Each type of acne technically falls into one of two buckets: non-inflammatory or inflammatory. To be clear, all acne stems from some level of inflammation. (This distinction is a bit of a misnomer, but it helps us distinguish the aesthetic differences.) A few types are more tender, puffy, and angry than others–those are classified as “inflammatory.” Papules, pustules, nodules, and cysts fall into this category, as they’re all typically red and painful.
“Non-inflammatory” acne, on the other hand, results in subtler mounds–these are your whiteheads, blackheads, and subclinical breakouts. Also known as comedonal acne, the bumps tend to be flesh-toned (aside from blackheads, which are darker in color). It’s typically caused by clogged hair follicles and found where the skin is more oily, like the chest, back, and T-zone area of the face.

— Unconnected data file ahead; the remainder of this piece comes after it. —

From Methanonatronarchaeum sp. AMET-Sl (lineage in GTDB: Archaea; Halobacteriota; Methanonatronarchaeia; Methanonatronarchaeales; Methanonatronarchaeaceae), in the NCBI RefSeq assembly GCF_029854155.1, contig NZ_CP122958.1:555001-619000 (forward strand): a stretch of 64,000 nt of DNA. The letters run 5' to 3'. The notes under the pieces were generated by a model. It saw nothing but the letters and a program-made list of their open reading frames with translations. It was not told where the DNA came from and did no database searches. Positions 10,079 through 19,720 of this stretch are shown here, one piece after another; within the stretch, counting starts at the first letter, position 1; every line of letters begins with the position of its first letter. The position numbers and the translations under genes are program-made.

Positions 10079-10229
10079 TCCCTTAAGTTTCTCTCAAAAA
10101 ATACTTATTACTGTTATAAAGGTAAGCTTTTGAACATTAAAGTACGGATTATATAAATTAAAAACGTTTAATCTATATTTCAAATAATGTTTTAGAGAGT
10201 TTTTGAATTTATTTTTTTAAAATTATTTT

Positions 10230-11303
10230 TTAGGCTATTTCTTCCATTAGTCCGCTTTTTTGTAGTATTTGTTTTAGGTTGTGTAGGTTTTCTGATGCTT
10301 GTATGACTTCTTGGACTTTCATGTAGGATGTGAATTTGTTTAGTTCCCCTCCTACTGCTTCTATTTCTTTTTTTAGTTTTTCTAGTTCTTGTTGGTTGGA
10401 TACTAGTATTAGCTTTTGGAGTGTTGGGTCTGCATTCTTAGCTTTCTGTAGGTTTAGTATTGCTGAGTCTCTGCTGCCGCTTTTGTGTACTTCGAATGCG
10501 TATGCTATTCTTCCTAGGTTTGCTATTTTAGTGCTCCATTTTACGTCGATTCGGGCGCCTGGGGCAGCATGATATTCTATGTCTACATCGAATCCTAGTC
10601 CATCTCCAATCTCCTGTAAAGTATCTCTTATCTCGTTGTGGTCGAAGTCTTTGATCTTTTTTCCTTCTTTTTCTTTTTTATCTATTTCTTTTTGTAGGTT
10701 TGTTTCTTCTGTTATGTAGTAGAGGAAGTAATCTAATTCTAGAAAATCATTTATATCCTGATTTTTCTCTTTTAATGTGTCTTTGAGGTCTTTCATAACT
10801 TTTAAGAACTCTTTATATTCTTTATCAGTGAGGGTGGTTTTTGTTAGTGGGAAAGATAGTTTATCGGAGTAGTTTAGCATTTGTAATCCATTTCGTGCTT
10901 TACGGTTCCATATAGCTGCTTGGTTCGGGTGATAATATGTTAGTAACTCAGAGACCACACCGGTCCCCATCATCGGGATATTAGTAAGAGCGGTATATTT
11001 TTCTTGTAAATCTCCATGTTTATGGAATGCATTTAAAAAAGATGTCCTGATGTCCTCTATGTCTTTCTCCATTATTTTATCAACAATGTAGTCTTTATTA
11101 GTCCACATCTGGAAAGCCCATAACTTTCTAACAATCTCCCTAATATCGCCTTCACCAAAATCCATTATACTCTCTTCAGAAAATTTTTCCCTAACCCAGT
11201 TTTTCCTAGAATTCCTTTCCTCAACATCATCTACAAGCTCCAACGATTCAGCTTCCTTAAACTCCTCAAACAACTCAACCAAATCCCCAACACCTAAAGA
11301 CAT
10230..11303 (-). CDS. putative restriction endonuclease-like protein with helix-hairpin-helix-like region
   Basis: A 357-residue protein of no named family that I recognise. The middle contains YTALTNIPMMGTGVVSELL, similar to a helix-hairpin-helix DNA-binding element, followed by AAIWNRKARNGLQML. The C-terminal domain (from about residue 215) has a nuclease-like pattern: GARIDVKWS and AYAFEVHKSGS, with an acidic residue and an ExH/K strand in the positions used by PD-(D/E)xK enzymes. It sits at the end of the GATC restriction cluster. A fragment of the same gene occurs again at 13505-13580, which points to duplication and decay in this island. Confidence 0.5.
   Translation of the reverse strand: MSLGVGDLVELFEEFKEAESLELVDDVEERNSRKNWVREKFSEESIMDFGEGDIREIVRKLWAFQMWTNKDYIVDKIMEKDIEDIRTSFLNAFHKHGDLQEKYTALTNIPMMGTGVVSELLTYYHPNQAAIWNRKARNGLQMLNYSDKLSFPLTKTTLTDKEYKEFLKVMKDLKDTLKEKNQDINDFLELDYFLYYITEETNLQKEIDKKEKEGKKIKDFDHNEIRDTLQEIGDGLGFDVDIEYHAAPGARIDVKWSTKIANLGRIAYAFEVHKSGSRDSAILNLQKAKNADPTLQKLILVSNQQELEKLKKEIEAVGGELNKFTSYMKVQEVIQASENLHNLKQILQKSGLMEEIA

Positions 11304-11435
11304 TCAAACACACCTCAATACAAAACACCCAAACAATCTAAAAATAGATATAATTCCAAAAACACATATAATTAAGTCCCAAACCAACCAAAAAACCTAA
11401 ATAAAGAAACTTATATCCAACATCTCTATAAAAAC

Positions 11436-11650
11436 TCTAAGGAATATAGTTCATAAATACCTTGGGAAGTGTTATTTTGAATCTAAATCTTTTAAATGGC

Non-inflammatory acne can become inflamed later on when there is an overgrowth of bacteria (specifically Cutibacterium acnes), which can cause the release of inflammatory cytokines and messengers to create clinical inflammation. So again, all acne is inflammation on some level.